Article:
The Kansas City Chiefs’ Big Mensch
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The Kansas City Chiefs’ Big Mensch

KANSAS CITY, MO - DECEMBER 30: Patrick Mahomes #15 of the Kansas City Chiefs is congratulated by teammate Mitchell Schwartz #71 after throwing his fiftieth touchdown of the season during the third quarter of the game against the Oakland Raiders at Arrowhead Stadium on December 30, 2018 in Kansas City, Missouri. (Photo by Jason Hanna/Getty Images)
KANSAS CITY, MO - DECEMBER 30: Patrick Mahomes #15 of the Kansas City Chiefs is congratulated by teammate Mitchell Schwartz #71 after throwing his fiftieth touchdown of the season during the third quarter of the game against the Oakland Raiders at Arrowhead Stadium on December 30, 2018 in Kansas City, Missouri. (Photo by Jason Hanna/Getty Images)

Jewish players are not strangers to the Super Bowl — past National Football League championship games have included several identified Members of the Tribe, notably New England Patriots wide receiver Julian Edelman, MVP of the 2019 Super Bowl.

But how many have given latke-making demonstrations?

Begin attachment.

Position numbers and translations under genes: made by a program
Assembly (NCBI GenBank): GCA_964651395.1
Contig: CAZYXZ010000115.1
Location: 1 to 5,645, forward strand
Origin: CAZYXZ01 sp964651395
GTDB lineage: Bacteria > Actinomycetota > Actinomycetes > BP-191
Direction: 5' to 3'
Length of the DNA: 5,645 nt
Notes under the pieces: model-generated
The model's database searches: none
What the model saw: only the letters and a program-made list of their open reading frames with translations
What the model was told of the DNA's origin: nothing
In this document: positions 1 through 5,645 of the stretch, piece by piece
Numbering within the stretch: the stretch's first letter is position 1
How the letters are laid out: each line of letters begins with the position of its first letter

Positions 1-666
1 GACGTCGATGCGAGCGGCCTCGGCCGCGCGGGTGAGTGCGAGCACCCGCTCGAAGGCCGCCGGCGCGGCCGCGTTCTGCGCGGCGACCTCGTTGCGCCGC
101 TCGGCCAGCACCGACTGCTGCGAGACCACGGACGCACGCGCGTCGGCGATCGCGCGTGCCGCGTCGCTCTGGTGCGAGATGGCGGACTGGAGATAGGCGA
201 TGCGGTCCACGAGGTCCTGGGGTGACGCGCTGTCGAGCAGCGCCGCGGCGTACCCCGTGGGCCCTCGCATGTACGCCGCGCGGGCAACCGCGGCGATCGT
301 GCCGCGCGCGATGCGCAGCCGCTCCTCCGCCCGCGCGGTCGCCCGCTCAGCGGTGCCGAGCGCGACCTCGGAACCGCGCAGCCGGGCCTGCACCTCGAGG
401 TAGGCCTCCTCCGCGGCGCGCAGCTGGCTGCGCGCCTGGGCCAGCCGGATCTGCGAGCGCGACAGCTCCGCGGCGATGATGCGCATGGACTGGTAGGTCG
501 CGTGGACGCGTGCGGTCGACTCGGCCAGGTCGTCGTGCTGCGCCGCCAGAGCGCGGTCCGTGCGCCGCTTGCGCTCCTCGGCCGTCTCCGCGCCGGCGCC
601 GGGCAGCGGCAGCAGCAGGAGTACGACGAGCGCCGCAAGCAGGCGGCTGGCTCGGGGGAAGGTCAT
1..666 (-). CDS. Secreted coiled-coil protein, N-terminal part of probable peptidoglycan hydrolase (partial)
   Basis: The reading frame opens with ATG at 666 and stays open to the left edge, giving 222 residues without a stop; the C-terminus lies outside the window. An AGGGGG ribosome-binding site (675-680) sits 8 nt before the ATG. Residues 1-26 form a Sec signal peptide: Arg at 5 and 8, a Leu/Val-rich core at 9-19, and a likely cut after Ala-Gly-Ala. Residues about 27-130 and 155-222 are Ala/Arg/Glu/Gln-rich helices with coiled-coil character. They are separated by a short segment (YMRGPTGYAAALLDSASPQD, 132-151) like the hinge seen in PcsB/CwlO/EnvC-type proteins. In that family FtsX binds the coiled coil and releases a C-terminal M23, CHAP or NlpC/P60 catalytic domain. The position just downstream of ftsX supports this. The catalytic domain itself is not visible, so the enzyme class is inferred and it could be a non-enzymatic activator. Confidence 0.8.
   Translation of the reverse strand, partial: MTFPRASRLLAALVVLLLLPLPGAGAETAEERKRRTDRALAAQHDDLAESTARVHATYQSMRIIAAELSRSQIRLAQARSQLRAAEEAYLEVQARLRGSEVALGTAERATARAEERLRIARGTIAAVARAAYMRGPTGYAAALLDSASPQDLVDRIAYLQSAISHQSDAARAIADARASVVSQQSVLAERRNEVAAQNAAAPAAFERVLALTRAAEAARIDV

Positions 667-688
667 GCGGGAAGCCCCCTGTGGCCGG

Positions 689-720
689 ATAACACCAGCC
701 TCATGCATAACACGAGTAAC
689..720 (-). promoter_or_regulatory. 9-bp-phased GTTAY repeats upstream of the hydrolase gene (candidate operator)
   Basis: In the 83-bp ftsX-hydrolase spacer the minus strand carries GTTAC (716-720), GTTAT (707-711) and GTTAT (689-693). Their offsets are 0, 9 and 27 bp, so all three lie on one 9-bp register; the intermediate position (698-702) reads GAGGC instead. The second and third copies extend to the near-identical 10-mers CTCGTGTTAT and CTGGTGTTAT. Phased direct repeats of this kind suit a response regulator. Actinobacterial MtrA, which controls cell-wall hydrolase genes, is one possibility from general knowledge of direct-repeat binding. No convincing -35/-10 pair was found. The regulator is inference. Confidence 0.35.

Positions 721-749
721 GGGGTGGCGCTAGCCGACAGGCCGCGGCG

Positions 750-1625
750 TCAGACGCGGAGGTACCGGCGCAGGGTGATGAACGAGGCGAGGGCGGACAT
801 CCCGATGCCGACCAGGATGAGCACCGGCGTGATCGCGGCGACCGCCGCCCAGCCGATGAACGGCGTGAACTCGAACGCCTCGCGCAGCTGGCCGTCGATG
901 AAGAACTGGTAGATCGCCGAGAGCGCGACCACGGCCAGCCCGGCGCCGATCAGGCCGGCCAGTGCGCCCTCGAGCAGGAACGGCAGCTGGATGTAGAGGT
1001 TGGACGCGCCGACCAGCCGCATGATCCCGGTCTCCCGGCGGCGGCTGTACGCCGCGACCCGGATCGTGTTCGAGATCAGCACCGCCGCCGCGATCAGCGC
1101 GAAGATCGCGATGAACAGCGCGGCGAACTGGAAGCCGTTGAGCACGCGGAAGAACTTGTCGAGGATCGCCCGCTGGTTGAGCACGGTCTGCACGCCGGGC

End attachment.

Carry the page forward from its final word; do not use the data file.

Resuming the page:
That would be Mitchell Schwartz.

Schwartz is a 30-year-old offensive lineman for the Kansas City Chiefs, who play the San Francisco 49ers Sunday in Super Bowl LIV, in Miami.

A native of California and graduate of the University of California at Berkeley (bachelor’s degree in American studies), he is an accomplished chef, and co-author of “Eat My Schwartz: Our Story of NFL Football, Food, Family, and Faith” (2016, St. Martin’s Press), which he wrote with his brother Geoff, a retired NFL lineman. The book features sports stories and a discussion of the brothers’ Jewish faith — and 20 pages of recipes.

At Kansas City’s JCC, Schwartz, who wears No. 71, has lectured on his culinary interests and religious observance and demonstrated his favorite latke recipe.

A durable player, Schwartz, who is 6-foot-5 and 320 pounds, has not missed a game since he entered the NFL in 2012 with the Cleveland Browns.

Preparing for the big game, he was not available for an interview, but Rabbi Mendy Wineberg of Chabad of Leawood (a KC suburb) called the player, who with his brother was honored at a Chai Lifeline fundraising dinner, “very comfortable” as an identified Jewish public figure. Schwartz has taken part in a few public menorah-lighting ceremonies for Chabad. “He knew the brochas by heart,” the rabbi told The Jewish Week. “He hung around” after the menorah-lighting. “He spoke with people. He was very gracious.”

In his book, Schwartz describes a visit several years ago to the Pro Football Hall of Fame in Canton, Ohio, where he met a group of Orthodox teens who peppered him with requests for autographs. “I think it takes experiences like that,” he wrote, “to make you realize just how much bigger [a career as a pro athlete] is than you think it is.”

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